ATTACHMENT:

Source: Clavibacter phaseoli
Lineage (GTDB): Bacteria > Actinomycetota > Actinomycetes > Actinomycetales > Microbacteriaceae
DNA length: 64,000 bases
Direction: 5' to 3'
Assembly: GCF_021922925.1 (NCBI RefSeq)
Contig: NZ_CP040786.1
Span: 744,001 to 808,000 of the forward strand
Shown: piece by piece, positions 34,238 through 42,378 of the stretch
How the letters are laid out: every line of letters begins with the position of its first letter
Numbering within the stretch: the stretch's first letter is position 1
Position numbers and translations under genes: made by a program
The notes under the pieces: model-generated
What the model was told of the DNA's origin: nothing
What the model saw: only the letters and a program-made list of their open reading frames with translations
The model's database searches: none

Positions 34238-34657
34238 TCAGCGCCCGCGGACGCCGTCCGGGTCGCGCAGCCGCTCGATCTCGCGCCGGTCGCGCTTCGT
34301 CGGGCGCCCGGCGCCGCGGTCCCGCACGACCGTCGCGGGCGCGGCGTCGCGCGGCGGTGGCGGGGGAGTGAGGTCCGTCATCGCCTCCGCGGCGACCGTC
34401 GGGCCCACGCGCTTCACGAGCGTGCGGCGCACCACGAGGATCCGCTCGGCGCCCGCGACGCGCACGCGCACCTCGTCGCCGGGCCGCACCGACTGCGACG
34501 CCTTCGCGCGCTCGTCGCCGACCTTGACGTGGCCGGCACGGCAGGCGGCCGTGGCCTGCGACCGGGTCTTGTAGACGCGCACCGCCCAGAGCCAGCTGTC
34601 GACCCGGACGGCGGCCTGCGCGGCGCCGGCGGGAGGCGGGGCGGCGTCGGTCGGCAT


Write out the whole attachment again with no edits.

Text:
Source: Clavibacter phaseoli
Lineage (GTDB): Bacteria > Actinomycetota > Actinomycetes > Actinomycetales > Microbacteriaceae
DNA length: 64,000 bases
Direction: 5' to 3'
Assembly: GCF_021922925.1 (NCBI RefSeq)
Contig: NZ_CP040786.1
Span: 744,001 to 808,000 of the forward strand
Shown: piece by piece, positions 34,238 through 42,378 of the stretch
How the letters are laid out: every line of letters begins with the position of its first letter
Numbering within the stretch: the stretch's first letter is position 1
Position numbers and translations under genes: made by a program
The notes under the pieces: model-generated
What the model was told of the DNA's origin: nothing
What the model saw: only the letters and a program-made list of their open reading frames with translations
The model's database searches: none

Positions 34238-34657
34238 TCAGCGCCCGCGGACGCCGTCCGGGTCGCGCAGCCGCTCGATCTCGCGCCGGTCGCGCTTCGT
34301 CGGGCGCCCGGCGCCGCGGTCCCGCACGACCGTCGCGGGCGCGGCGTCGCGCGGCGGTGGCGGGGGAGTGAGGTCCGTCATCGCCTCCGCGGCGACCGTC
34401 GGGCCCACGCGCTTCACGAGCGTGCGGCGCACCACGAGGATCCGCTCGGCGCCCGCGACGCGCACGCGCACCTCGTCGCCGGGCCGCACCGACTGCGACG
34501 CCTTCGCGCGCTCGTCGCCGACCTTGACGTGGCCGGCACGGCAGGCGGCCGTGGCCTGCGACCGGGTCTTGTAGACGCGCACCGCCCAGAGCCAGCTGTC
34601 GACCCGGACGGCGGCCTGCGCGGCGCCGGCGGGAGGCGGGGCGGCGTCGGTCGGCAT